botanical art for beginners

I got hooked on colored pencils on my last vacation. I painted a red onion and was surprised at how well the color came out even though I’d blended a bazillion colors together. This wouldn’t happen with paint. With paint, too many colors always turns into mud.
I looked around online for some instruction and found the amazing Ann Swan. She’s not only a great botanical artist, but she also describes her craft in a way that a novice like myself can digest.
I read the articles on her website and purchased her book, Botanical Portraits with Colored Pencils.
I spent the day today drawing my neighbors rose hip plant. This took me about 4 hours total.

1. asked the neighbor if i could pick these rose hips. I can’t really draw from a photo as well as I can from a real plant. Photos lack something – depth? not sure what it is – but when I draw from a photo it looks flat.

rosehips

rosehips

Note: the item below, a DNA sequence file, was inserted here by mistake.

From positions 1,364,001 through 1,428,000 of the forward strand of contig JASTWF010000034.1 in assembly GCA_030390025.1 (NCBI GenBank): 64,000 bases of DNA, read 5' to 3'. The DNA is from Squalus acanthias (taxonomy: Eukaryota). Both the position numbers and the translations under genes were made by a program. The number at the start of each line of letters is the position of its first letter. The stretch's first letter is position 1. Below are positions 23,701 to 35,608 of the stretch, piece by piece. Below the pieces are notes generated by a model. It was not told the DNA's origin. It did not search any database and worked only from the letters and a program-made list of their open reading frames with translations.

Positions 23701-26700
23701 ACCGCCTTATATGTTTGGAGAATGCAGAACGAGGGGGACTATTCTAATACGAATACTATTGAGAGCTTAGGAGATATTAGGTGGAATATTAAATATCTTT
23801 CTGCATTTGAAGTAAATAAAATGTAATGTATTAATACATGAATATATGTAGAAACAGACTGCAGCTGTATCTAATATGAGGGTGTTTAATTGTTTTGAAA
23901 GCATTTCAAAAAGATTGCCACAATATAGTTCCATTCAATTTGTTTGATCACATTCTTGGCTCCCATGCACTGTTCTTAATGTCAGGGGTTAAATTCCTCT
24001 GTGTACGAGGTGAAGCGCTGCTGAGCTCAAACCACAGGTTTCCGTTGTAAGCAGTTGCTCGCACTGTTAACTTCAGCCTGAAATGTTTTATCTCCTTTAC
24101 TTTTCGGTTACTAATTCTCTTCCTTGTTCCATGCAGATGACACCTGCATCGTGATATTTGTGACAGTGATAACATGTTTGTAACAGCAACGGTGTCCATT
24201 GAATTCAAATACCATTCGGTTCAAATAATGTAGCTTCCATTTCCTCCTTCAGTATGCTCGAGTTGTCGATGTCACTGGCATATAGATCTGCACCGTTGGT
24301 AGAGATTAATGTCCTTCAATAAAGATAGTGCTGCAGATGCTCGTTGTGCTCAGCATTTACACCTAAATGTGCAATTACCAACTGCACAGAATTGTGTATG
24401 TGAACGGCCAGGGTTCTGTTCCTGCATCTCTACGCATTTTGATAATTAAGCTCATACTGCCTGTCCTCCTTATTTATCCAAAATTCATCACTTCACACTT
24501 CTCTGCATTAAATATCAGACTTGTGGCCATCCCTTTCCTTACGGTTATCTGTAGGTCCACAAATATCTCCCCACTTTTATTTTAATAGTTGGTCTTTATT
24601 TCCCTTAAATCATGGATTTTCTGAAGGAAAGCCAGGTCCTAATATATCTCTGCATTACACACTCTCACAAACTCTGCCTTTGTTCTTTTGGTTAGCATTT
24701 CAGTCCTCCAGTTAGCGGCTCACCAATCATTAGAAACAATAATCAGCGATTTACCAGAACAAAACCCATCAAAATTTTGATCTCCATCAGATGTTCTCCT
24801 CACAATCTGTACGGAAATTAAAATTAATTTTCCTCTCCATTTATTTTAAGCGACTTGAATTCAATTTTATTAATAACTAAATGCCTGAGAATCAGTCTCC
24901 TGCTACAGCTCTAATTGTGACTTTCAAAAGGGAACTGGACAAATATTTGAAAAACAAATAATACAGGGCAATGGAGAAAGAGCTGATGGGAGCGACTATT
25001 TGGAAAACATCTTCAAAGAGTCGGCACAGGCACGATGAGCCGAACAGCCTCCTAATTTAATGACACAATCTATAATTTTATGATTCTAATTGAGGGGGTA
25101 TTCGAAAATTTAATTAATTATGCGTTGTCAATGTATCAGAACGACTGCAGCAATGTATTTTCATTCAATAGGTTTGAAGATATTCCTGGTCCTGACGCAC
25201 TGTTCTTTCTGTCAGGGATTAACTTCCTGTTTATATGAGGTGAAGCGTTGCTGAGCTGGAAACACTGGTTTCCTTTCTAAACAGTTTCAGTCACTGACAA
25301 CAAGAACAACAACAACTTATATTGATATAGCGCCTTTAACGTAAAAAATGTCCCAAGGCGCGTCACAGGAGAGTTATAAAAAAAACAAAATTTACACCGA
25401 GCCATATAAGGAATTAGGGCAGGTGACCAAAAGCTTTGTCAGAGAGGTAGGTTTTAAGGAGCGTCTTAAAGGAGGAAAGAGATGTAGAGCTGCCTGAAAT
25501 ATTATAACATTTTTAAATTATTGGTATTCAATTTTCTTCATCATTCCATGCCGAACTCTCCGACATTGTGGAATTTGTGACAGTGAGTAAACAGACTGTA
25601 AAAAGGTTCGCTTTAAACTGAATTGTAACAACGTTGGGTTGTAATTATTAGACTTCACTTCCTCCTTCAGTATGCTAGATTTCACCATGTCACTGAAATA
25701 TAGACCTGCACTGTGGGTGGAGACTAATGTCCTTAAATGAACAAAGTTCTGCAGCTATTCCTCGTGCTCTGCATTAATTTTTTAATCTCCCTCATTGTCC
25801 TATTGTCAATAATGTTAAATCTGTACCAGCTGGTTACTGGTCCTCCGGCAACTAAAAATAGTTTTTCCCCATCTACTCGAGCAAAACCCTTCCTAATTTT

2. did a loose sketch. this was hard because with botanical art I guess you’re supposed to try to draw things true to size. There are probably exceptions to that, but I’m new to this so I don’t know all the rules.

rosehip sketch

first sketch of rosehips

3. shaded with grey colored pencils. I had no idea this was a step! apparently it’s a very important one. I’m new to this, ok? Don’t roll your eyes.

shaded rosehips

first layer is grey shading

4. layer colored pencil over this now… wowza. shading in grey first made such a difference!

shading rosehip leaves

shading with greens...


shadign rosehips red

...and reds...

5. after I colored in the rest I used a blending pencil. its like a colored pencil with no color. it smushes the colored pencil into the paper more so that it looks, well, blended. it is supposed to look more like paint when you do this…but mine looks like pencil still. I’m sure there’s something I’m not understanding about that step…but I was still happy with the outcome – Rosehips Neighborus

neighbors rosehips

rosehips

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